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Dietetic Interns from Mayo Clinic Help ABC While Learning

This past May, ABC hosted two dietetic interns from the Mayo School of Health Related Sciences, of Rochester, Minnesota. Heather Rasmussen and Cassie Chamis spent a week with ABC, developing continuing education materials for dietitians.

The women approached ABC on their own. In the summer of 2002, Chamis’ sister was a dietetic intern with ABC, and she gave such a glowing recommendation to Cassie that she sought out Gayle Engels, Education Coordinator for ABC, to inquire about an internship for herself and Rasmussen.

"We saw the ABC as a good way to explore our interests and incorporate that knowledge into our future profession of dietetics," said Rasmussen.

The benefit went both ways, as the Education Department also received valuable help in the construction of continuing education classes relating to ABC’s latest book The ABC Clinical Guide to Herbs (2003). The templates and formats designed by Rasmussen and Chamis will help form the basis for courses to follow.

ABC has offered continuing education modules since 1995. One module, "Popular Herbs in the U.S. Market," was released in 1997 and accredited for and distributed to almost 100,000 pharmacists. Plans for the next generation of continuing education include live and online sessions.

Chamis and Rasmussen worked on the online version of the courses. They created the initial drafts of the course introduction and the post-test for the cardiovascular section.

In addition to working on the module, both Rasmussen and Chamis worked for a day in ABC’s gardens, gaining "hands-on" experience with herbs.

ABC has hosted many interns in the past. Dietetics students at SouthwestTexas StateUniversity are required to intern with ABC for a week and pharmacy doctoral candidates at the University of Texas have the option of a six-week rotation with ABC.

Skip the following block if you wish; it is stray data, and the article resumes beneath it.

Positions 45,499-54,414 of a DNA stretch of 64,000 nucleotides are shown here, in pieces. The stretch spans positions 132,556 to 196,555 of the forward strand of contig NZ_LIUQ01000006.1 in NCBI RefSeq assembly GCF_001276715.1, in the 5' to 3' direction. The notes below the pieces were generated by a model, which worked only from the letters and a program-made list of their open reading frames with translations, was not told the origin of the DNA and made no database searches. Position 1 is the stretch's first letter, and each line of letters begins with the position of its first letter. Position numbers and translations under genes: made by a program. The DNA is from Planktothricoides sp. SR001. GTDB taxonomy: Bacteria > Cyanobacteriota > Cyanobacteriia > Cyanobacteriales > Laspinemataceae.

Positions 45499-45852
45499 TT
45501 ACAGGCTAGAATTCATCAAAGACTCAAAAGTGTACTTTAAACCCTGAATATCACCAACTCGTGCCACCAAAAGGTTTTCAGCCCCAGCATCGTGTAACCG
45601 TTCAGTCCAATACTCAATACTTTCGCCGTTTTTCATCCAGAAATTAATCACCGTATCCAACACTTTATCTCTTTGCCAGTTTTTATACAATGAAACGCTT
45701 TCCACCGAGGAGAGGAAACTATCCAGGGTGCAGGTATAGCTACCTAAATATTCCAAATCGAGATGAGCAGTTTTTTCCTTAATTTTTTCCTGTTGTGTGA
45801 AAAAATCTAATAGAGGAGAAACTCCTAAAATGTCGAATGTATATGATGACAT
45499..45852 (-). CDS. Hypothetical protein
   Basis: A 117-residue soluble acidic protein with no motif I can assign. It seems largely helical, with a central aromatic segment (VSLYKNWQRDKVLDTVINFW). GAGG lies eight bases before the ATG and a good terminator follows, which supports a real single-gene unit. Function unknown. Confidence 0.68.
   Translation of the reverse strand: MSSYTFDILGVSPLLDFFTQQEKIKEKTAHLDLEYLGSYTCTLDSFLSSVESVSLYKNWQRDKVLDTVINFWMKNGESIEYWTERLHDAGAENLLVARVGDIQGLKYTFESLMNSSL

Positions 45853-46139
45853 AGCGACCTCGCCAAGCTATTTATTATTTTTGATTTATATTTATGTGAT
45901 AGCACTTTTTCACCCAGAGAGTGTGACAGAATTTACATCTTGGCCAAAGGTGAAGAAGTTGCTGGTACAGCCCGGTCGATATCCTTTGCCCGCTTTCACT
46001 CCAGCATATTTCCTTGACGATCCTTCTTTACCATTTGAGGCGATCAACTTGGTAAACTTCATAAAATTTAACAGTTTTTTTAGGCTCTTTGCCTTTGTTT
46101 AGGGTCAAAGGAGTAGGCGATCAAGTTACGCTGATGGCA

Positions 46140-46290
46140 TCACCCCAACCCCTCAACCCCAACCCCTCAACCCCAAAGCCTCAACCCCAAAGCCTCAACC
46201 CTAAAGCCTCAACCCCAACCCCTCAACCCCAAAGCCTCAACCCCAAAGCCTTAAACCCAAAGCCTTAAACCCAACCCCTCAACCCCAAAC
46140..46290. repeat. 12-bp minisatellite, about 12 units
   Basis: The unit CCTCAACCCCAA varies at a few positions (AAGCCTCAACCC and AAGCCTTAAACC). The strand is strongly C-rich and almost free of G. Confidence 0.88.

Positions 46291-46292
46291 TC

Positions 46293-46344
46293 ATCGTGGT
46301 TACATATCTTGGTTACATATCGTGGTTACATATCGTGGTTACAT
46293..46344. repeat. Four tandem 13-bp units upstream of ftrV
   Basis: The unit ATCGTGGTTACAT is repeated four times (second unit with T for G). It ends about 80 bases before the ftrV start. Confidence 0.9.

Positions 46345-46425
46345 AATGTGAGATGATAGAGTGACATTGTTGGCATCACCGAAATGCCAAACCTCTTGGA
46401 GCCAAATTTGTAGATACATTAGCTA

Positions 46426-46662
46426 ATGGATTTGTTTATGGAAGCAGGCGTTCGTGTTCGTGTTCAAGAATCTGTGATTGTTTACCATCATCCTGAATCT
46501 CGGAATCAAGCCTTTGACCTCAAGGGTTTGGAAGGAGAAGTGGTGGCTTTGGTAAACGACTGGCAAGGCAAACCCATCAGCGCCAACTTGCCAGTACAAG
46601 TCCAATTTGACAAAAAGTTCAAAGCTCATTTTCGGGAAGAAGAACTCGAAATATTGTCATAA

Chamis sees ABC’s internship program as a vital educational opportunity for dietitians. "As a dietetic intern it is important to be exposed to as much new information as possible so that you can better assist your patients with decisions," she said. "I also think that the experience at ABC is so much better than textbook learning. I knew the information was from a reliable source and that the organization is not out to ‘sell a product’ but rather to inform the public."

Rasmussen had some early family experience in gardening and botany, and ABC’s historic Case Mill Homestead felt familiar to her. As she noted in her final report on her time at ABC, "Having a family full of self-proclaimed botanists provides for good exposure. Like them, it is apparent that the people at the American Botanical Council love growing, researching, writing and sharing information about herbs, herbal supplements, and plants in general."

Engels describes the real hindrance to the internship program is a lack of funding. At present, ABC usually hosts interns from Central Texas. Those who are interested in an internship, but are outside that area, must travel to Austin and find accommodations on their own, as ABC lacks the means to offer a stipend or reimburse travel expenses. Requests for internship information come from as far away as Europe, Africa, and India, but, because of lack of funding, those people must gain their internship experience elsewhere.

– Sarah Jackson